The first time I heard about dyslexia, I was about 13 and it was on a Nigerian TV show whose title I can’t even remember. The character with dyslexia was a top bank executive, but also implied that she struggled with deciphering text. As a child who loved reading, I remember being so concerned for this character and her difficulty processing text the way other people did.
It would be much later in life that I actually understood what dyslexia means. Experts define dyslexia as difficulty recognizing speech sounds and processing or decoding letters and words. However, nothing has helped me grasp the challenge that dyslexia poses -- or the emotional issues it can trigger when handled poorly -- as well as books have.
In this list of books about dyslexia and learning difficulties, I’ve included five that I’ve read and loved. This is far from an exhaustive list, but rather a list of books on the topic that have touched me personally. Each of the highlighted characters struggles either with dyslexia or with a specific learning difficulty.
Monday's Not Coming by Tiffany D. Jackson (Katherine Tegen Books, 2019)
Tiffany D. Jackson’s Monday’s Not Coming is the story of a teen whose friend goes missing. Readers follow Claudia as she tries to find her best friend, Monday. However, we also get a close look at Monday and Claudia’s relationship — specifically Monday’s central role in helping Claudia hide her dyslexia. While dyslexia is not the book’s main plot, the author does a fantastic job of portraying the shame that these smart kids may feel about brains that simply work differently. She also shows that with support, people with dyslexia can reach their full potential.
Fish in a Tree by Linda Mullaly Hunt (Puffin Books, 2017)
Lynda Mullaly Hunt’s Fish in a Tree is a bestseller for a reason. Ally’s story is heartbreaking. She’s sure she’s incurably dumb because she can’t read as well as others in her grade. Homework takes ages to do and she causes class disruptions because better to be known as disruptive than dumb, right? But when a substitute teacher, Mr. Daniels comes in during her teacher’s maternity leave, he’s the first to recognize Ally’s challenges and help her see the power in thinking differently. Unfortunately, Fish in a Tree shows how easily teachers and even parents can misinterpret children’s behaviors. Thankfully, there are a good number of Mr. Daniels around.
The Humiliations of Pipi McGee by Beth Vrabel (Running Press Kids, Sept. 17, 2019)
Beth Vrabel’s forthcoming release follows young Pipi McGee who is working to reverse all her embarrassing school faux pas. The book, an ARC of which I was privileged to read, addresses a few important themes from bullying to teen pregnancy to embracing one’s unique self — faux pas and all. But Pipi’s best friend is the focus where dyslexia is concerned. Tasha is a bookworm through and through, despite the fact that she has dyslexia. So she’s devastated when a highly anticipated release isn’t in audio. Her friends support her by reading to her and she receives a lot of love from her librarian.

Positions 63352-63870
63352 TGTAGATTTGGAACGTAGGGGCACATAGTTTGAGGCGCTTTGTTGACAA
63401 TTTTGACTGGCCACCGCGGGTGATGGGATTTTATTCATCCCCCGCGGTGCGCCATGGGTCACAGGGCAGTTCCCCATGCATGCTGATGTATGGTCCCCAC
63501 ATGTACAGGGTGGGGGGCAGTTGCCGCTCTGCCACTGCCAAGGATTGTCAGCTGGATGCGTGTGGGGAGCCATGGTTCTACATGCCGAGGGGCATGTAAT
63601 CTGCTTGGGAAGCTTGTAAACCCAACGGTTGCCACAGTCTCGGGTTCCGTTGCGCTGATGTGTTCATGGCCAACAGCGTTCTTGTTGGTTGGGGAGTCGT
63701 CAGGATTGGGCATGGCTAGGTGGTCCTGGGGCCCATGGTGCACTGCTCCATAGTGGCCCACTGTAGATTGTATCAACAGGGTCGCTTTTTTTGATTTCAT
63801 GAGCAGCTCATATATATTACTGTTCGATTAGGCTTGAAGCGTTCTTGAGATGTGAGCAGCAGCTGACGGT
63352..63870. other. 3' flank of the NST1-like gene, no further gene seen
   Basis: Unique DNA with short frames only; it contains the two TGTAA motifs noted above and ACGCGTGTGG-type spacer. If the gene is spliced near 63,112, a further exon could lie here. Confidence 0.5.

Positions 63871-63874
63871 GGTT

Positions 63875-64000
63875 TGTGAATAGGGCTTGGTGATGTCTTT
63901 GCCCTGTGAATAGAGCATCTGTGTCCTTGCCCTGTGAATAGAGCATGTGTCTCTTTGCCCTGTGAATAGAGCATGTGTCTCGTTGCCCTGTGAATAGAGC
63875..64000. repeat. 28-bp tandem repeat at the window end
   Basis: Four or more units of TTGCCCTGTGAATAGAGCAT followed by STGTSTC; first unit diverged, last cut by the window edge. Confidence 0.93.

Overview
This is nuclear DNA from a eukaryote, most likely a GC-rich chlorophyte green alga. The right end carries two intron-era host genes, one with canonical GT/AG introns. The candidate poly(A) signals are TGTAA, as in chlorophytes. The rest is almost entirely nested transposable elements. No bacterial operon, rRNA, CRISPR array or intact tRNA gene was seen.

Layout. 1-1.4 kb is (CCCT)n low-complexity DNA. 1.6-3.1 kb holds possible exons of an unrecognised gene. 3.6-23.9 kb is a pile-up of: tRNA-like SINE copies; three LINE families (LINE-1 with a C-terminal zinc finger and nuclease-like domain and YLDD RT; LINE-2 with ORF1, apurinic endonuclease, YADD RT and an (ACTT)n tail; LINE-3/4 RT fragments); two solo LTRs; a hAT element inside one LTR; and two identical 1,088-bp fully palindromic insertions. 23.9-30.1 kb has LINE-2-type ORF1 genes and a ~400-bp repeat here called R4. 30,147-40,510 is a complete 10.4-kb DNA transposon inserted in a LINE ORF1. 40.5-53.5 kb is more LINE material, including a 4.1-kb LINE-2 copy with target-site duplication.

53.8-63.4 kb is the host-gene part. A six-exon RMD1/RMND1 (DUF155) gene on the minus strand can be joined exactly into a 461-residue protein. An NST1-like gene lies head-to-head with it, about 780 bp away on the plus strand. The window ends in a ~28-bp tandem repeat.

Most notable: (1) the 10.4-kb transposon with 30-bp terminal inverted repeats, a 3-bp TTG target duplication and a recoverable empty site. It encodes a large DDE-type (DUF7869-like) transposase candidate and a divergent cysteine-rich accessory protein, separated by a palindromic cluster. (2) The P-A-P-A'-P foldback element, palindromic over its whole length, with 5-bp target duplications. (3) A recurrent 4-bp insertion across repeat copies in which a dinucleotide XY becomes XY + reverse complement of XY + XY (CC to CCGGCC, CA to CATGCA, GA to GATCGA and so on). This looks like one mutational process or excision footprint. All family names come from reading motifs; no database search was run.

Up for Air by Laurie Morrison (Abrams, 2019)
Annabelle in Laurie Morrison’s wonderful upper middle-grade novel finds learning difficult. Pretty much everything is hard for her. She’s not dyslexic, but needs more time to complete tests and struggles with nearly every subject. But when Annabelle’s in the water, she’s a star. Annabelle’s story is more complex than school struggles, but this book showed me that children who struggle with learning need other outlets. Everyone needs at least one thing they can be a star at.
Cilla Lee-Jenkins: Future Author Extraordinaire, by Susan Tan (Square Fish, 2018)
This illustrated early middle-grade series features a spunky biracial character. Cilla is sure she’s destined to be an author, but how can you be an author when you can’t read your favorite book? Cilla’s frustrations with reading lead her to a “special reading class” where she gets help to process words and letters in a way that makes sense to her brain. While dyslexia isn’t specified, Cilla definitely has some reading difficulties and support made all the difference.
What I’ve learned from reading these books about dyslexia and learning difficulties is the value of providing support. Whether it’s Tasha’s friend Ricky reading to her in Pipi McGee or Mr. Daniels in Fish in a Tree, kids with learning difficulties need support. They need teachers willing to try different learning methods and be patient when they process slower than others.
And to the authors to tell stories about with kids with dyslexia, we are so grateful for the wonderful mirrors and windows.
Afoma Umesi is a freelance writer and editor with a voracious appetite for children’s books. She’s passionate about literacy and freelancing and shares book lists, book reviews, and freelancing resources on her blog.
You can also connect with Afoma on Twitter.
Can you recommend other stories that portray a child dealing with a learning difficulty? Let us know in the comments below.